Chalk Art Games: On days when the skies are clear, grab your chalk and get outside! Find a piece of sidewalk, driveway, or brick wall, and unleash your creativity! You can even draw hopscotch and four square boards to start up some group games. Developmental Benefits: Creativity & Imagination, Emotional Skills, Physical Skills, Social Skills
Color Matching: Have your kids try to identify all of spring’s lush colors! Gather a bunch of paper paint chips in a range of colors (make sure there are lots of greens!). Punch a hole at the bottom and in the right corner of each paint chip. Slip a binder ring through the corner holes to connect the chips, and send your kids off to discover a world of color! They can match the exact color of something by comparing the color peeking through the bottom hole to the paint chip. Developmental Benefits: Cognitive Abilities, Physical Skills, Social Skills
Daisy Crowns: Find a field of daisies (or dandelions, clovers, etc.). To start, pick three flowers with long stems and braid those stems together. When you near the end of one stem, pick another flower and weave it into the chain! Keep going until your chain is long enough for your crown, necklace, bracelet or whatever you’re making! Developmental Benefits: Creativity & Imagination, Cognitive Abilities, Social Skills
Dinosaur Garden: Creating a miniature landscape is the perfect setting for imaginative play. Collect small plants, rocks and twigs, plus plastic dinosaurs and other props to make your dinosaur garden. Remember, it’s supposed to be a mini version of a life-sized landscape. Choose plants that resemble larger plants (for example, a succulent can look like a big tree). Tip: try covering little bowls with moss or dirt to make hills. Developmental Benefits: Creativity & Imagination, Physical Skills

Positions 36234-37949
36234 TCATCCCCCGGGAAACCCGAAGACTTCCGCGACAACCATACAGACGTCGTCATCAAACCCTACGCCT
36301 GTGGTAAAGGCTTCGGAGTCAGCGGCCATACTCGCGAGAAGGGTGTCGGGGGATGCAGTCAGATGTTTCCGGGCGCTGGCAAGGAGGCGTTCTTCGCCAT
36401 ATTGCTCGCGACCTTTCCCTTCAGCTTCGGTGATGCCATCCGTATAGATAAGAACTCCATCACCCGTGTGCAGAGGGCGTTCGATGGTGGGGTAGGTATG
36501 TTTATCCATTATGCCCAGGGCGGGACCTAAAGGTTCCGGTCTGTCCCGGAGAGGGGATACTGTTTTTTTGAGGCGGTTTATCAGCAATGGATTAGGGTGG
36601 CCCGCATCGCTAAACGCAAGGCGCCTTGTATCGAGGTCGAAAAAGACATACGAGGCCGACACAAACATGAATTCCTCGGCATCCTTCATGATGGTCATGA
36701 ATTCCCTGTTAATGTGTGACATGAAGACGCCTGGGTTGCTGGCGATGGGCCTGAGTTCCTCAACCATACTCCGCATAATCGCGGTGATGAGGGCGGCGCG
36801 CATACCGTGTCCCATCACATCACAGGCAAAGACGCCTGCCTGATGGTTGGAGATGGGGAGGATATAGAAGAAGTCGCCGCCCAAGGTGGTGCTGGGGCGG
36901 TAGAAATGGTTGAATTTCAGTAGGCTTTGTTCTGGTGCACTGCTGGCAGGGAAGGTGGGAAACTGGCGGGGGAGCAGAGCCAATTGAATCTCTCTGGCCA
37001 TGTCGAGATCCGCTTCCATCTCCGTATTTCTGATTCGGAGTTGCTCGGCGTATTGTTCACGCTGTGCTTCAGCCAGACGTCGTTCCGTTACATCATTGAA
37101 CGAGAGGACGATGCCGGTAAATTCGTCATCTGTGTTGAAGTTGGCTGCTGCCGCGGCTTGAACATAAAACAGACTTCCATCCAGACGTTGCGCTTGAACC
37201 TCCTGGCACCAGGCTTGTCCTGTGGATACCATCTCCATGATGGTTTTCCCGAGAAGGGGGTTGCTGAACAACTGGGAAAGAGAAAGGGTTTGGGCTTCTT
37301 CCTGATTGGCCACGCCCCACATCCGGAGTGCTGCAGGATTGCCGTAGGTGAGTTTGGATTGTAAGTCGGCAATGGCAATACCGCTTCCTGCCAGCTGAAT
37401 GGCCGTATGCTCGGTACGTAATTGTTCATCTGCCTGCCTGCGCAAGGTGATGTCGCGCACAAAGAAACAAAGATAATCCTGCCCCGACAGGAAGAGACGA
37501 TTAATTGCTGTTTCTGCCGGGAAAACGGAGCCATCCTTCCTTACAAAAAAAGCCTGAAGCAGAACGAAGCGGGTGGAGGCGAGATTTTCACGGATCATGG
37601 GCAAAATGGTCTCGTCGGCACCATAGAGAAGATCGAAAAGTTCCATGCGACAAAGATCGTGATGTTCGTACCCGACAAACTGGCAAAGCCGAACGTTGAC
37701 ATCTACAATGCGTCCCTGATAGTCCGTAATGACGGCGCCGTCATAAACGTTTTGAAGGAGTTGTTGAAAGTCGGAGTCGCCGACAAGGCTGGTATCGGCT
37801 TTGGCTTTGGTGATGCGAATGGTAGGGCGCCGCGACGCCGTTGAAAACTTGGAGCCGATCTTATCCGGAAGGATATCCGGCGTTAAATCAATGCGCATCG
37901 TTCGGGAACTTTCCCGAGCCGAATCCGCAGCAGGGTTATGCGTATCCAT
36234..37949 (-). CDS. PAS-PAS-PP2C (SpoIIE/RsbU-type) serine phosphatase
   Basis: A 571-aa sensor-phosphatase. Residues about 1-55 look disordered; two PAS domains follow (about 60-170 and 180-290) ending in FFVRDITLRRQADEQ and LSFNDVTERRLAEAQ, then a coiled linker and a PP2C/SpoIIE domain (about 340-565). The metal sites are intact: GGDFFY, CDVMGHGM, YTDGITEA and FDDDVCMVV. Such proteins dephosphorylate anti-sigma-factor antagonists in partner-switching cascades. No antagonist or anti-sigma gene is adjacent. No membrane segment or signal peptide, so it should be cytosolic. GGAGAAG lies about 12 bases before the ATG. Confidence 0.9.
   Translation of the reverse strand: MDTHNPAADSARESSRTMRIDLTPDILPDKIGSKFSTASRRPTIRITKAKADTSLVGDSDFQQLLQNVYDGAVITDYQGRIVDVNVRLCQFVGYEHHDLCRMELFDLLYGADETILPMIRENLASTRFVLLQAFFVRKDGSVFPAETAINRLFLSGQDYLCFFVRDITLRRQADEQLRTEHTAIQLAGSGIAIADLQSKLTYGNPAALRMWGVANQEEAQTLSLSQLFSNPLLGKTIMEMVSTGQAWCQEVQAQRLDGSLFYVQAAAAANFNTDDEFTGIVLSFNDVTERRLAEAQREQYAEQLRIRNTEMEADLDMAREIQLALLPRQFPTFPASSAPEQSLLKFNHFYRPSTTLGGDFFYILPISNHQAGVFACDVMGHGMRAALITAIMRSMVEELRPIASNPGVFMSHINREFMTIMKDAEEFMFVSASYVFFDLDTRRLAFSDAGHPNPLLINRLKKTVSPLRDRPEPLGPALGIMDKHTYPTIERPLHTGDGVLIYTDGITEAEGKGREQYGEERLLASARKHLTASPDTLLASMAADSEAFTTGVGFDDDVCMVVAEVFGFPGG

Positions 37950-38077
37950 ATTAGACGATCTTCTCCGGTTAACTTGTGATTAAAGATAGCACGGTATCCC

Egg-ercise Relay: For this relay race, you’ll need two teams, two spoons, and two hardboiled eggs. Line the teams up at the starting line, and mark the “mid-way point” about 10 feet away. The first players from each team place a hardboiled egg in a spoon, and race as fast as they to the mid-way way and back again, without dropping the egg. If the egg falls, the player has to stop and place the egg back onto the spoon before continuing. When the player returns to the starting point, they hand off the egg to their next teammate. The first team that completes the relay first wins! Developmental Benefits: Communication Skills, Emotional Skills. Physical Skills, Social Skills
Paint and Plant: Gather some terracotta flower pots and paint the outsides using acrylic paint. When the paint is dry, go ahead and plant your favorite spring flowers! Then talk with your kids about how often it’ll need to be watered and how much sun it will need to last all season. Developmental Benefits: Creativity & Imagination, Physical Skills
Rainbow Collage: Make a beautiful rainbow collage using fruity-colored cheerios or colorful buttons! Finish the rainbow off with clouds of cotton balls. Tip: To help your child with the order of colors, draw the colored rainbow arches with markers first for your kid to use as a template. Developmental Benefits: Creativity & Imagination, Physical Skills
Worm Farms: Make your own worm farms using old plastic aquariums! Layer soil and sand (with soil as the top layer) and sprinkle some lettuce, egg shells and coffee grinds on top. Add your worms, and observe how they live in their new habitat! Developmental Benefits: Emotional Skills. Physical Skills